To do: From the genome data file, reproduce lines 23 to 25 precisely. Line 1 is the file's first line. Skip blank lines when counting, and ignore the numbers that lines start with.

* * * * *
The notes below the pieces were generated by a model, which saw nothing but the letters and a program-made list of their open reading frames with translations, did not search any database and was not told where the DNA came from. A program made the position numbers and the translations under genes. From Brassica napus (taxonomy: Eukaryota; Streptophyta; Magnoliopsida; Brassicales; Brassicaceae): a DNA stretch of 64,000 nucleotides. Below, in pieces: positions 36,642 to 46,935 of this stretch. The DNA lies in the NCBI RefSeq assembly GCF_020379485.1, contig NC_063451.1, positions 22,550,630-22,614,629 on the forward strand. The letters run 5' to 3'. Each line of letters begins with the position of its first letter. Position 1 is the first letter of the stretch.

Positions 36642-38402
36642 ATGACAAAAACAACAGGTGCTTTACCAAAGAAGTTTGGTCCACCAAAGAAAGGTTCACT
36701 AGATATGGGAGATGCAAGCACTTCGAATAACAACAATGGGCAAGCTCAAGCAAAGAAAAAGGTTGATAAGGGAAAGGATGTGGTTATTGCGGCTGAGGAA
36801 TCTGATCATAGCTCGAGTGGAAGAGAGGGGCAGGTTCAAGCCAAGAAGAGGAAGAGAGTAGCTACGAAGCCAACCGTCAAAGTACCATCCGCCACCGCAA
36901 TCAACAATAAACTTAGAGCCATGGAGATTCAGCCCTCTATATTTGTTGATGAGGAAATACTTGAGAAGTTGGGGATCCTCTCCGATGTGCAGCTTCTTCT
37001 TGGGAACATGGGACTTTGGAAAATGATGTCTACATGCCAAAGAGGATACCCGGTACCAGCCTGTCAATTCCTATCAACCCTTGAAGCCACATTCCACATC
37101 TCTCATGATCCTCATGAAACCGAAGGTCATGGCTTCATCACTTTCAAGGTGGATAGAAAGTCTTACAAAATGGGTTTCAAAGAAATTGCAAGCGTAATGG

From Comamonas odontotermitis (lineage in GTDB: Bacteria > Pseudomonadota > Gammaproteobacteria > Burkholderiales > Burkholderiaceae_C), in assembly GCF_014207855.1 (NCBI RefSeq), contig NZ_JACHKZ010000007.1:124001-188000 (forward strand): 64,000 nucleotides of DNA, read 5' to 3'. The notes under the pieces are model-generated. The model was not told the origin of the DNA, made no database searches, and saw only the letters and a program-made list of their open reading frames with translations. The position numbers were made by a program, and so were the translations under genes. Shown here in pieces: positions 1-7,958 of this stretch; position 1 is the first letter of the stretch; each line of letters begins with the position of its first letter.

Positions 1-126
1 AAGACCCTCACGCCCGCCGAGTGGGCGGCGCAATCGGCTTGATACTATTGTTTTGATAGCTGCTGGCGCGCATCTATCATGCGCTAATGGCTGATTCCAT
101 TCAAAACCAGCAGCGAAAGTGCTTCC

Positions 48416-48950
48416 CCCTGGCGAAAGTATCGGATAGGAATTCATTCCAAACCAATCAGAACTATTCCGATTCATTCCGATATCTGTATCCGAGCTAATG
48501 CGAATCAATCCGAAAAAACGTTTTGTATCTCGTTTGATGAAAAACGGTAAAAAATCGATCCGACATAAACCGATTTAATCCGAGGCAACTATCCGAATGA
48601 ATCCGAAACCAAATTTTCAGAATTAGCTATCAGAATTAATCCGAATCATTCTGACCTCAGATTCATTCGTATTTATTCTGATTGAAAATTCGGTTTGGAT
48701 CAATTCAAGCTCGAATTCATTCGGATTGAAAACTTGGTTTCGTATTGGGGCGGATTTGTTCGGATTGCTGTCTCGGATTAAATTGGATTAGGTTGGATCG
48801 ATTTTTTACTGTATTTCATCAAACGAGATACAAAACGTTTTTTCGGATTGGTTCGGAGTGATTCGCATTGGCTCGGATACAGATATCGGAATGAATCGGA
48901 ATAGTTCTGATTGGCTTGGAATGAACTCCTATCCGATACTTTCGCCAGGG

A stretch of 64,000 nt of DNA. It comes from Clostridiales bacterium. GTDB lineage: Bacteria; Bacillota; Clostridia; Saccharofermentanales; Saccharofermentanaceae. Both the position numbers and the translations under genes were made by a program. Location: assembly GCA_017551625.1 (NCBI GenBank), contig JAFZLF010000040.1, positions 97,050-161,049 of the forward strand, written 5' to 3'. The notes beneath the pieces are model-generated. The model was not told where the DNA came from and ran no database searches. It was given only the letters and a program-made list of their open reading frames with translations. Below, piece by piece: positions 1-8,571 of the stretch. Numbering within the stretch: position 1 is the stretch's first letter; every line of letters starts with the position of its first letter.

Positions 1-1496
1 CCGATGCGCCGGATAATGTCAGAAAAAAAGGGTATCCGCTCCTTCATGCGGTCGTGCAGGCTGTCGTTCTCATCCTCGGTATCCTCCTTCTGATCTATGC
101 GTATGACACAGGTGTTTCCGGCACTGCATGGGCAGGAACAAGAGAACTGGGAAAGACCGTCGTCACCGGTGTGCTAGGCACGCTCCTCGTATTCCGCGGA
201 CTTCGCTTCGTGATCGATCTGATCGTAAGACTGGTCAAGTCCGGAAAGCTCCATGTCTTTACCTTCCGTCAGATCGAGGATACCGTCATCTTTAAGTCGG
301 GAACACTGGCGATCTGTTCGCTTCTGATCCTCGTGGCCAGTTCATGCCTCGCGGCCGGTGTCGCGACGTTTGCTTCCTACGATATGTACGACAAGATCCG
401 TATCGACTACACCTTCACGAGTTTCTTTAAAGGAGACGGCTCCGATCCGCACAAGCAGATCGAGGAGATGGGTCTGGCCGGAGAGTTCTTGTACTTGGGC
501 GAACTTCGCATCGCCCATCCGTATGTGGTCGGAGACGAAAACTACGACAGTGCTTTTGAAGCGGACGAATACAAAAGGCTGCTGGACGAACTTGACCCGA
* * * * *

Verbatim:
101 GTATGACACAGGTGTTTCCGGCACTGCATGGGCAGGAACAAGAGAACTGGGAAAGACCGTCGTCACCGGTGTGCTAGGCACGCTCCTCGTATTCCGCGGA
201 CTTCGCTTCGTGATCGATCTGATCGTAAGACTGGTCAAGTCCGGAAAGCTCCATGTCTTTACCTTCCGTCAGATCGAGGATACCGTCATCTTTAAGTCGG
301 GAACACTGGCGATCTGTTCGCTTCTGATCCTCGTGGCCAGTTCATGCCTCGCGGCCGGTGTCGCGACGTTTGCTTCCTACGATATGTACGACAAGATCCG